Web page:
The Archibald Prize is on again and with the winners of the Archibald, Wynne and Sulman Prizes announced on Friday the 13th, the exhibition is open now at the Art Gallery of NSW.
Curator Anne Ryan chats to Arts Wednesday about the judging process, the annual controversy and of course the art. This year sees a record number of indigenous artists participating in the Prizes.
This year’s Archibald winner is entitled Moby Dickens by artist Blak Douglas. The sitter is Karla Dickens, an artist friend of Douglas’s who is portrayed looking very angry in the aftermath of the Lismore floods. A very topical choice for a winner with the theme playing into the current Federal election.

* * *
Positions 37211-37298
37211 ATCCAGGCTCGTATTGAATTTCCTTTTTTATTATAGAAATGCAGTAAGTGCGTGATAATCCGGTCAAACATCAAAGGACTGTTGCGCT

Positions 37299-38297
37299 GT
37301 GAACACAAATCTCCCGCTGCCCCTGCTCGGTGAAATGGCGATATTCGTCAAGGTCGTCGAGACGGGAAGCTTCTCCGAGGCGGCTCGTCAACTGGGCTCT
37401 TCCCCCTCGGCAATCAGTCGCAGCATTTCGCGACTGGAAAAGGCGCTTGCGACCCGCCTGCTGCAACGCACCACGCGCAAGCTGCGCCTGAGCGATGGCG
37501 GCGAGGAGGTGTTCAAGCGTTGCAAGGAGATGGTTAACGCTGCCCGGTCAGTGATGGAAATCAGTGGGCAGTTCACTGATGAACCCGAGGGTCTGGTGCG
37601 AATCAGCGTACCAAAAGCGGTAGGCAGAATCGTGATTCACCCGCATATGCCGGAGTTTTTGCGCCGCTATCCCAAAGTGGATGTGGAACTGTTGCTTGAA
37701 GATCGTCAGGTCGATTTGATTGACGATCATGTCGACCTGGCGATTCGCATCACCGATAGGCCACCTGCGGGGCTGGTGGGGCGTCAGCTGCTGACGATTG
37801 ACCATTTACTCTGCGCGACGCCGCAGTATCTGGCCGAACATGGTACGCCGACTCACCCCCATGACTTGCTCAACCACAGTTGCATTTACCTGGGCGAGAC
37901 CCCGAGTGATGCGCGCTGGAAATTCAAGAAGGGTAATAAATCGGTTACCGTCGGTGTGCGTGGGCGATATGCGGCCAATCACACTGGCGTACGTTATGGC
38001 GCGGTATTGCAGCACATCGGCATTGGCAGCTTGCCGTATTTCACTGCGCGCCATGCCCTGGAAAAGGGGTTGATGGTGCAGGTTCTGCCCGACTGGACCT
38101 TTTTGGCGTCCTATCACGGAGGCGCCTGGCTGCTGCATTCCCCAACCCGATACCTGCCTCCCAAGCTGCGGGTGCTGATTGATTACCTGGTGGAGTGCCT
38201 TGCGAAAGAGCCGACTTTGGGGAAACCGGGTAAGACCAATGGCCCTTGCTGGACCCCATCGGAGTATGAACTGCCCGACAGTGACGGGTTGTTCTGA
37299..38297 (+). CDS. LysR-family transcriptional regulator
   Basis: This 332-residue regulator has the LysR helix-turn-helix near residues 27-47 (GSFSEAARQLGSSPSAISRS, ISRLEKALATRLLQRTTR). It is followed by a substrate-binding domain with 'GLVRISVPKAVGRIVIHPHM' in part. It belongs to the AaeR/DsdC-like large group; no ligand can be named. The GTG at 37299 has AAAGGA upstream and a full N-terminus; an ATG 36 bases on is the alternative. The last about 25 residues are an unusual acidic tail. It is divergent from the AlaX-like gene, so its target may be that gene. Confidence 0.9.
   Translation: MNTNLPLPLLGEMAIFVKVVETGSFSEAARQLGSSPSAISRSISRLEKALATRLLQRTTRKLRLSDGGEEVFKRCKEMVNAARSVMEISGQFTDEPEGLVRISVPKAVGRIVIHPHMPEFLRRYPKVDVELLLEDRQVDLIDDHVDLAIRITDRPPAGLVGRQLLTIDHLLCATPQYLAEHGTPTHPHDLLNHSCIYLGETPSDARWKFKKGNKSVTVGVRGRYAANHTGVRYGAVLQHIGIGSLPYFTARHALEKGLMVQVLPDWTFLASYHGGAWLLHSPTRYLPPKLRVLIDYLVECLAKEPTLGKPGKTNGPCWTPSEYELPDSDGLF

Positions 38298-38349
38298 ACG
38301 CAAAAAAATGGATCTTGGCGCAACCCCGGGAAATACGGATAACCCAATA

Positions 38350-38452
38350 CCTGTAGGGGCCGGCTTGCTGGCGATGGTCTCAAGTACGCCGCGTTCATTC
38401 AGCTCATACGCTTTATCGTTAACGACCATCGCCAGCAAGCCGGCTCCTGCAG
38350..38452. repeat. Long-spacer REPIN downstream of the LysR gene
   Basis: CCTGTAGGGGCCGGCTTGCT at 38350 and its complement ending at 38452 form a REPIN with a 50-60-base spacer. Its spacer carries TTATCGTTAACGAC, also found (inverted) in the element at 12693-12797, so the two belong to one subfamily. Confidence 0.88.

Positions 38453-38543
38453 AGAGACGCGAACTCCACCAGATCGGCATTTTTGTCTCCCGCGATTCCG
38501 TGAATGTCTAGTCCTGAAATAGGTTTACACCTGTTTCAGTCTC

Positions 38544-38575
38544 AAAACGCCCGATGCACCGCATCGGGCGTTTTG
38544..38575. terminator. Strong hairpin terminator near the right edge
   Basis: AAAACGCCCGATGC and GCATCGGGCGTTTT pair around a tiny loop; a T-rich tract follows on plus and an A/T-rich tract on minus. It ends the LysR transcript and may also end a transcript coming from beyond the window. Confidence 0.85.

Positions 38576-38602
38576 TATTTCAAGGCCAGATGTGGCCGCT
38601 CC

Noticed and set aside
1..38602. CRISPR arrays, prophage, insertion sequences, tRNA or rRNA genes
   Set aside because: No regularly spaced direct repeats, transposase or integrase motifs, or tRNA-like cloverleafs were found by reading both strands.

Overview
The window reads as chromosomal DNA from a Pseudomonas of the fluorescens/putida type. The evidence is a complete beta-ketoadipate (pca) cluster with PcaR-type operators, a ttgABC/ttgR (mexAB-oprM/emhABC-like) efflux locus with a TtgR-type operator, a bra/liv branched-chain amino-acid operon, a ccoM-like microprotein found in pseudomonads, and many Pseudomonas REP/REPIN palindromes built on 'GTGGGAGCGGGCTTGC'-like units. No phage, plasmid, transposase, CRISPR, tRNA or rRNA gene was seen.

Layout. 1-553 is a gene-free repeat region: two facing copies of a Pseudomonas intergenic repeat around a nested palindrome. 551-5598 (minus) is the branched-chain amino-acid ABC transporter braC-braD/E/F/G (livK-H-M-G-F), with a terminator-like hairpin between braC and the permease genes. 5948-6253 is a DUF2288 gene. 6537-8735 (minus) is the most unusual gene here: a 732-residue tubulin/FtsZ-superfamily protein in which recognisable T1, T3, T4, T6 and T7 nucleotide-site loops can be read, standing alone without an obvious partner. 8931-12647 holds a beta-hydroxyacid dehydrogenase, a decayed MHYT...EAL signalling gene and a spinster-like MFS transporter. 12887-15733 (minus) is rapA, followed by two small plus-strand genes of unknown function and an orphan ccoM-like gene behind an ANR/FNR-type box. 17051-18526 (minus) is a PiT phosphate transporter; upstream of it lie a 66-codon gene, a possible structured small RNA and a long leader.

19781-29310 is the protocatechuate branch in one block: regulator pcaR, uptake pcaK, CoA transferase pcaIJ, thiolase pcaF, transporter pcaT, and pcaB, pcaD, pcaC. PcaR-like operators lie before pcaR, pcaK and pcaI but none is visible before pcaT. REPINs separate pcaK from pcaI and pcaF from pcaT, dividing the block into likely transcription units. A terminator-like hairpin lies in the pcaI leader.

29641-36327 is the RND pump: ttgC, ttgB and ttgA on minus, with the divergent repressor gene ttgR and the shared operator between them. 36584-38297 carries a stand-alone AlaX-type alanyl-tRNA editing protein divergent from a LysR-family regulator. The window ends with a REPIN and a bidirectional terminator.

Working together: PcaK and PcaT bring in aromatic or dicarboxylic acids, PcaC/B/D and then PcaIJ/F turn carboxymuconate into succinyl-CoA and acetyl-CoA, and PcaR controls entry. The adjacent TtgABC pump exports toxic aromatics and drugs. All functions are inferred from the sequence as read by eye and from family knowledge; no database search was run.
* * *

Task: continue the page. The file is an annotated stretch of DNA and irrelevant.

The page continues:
Anne Ryan tells of her curatorial process to bring the 51 winners across the three Prizes into some sort of enjoyable and coherent experience for the visitor.
The Sulman winner is by Nicholas Harding entitled Eora (above) referencing the name the original Sydney inhabitants gave to the land they live upon.
The exhibition runs until 28 August and then tours regional NSW. Tickets and more information here.
Playwright and actor Jamila Main brings their immersive theatre experience, Benched, to the Darlinghurst Theatre Company. We can expect an intimate performance that ruminates on athleticism within a disabled body offering audiences multiple ways to engage with the work. You can join Jamila on the bench, watch from the audience or stream live or later via Zoom.
Season runs May 25-29. Tickets and more here.
Arts Wednesday 18 May 2022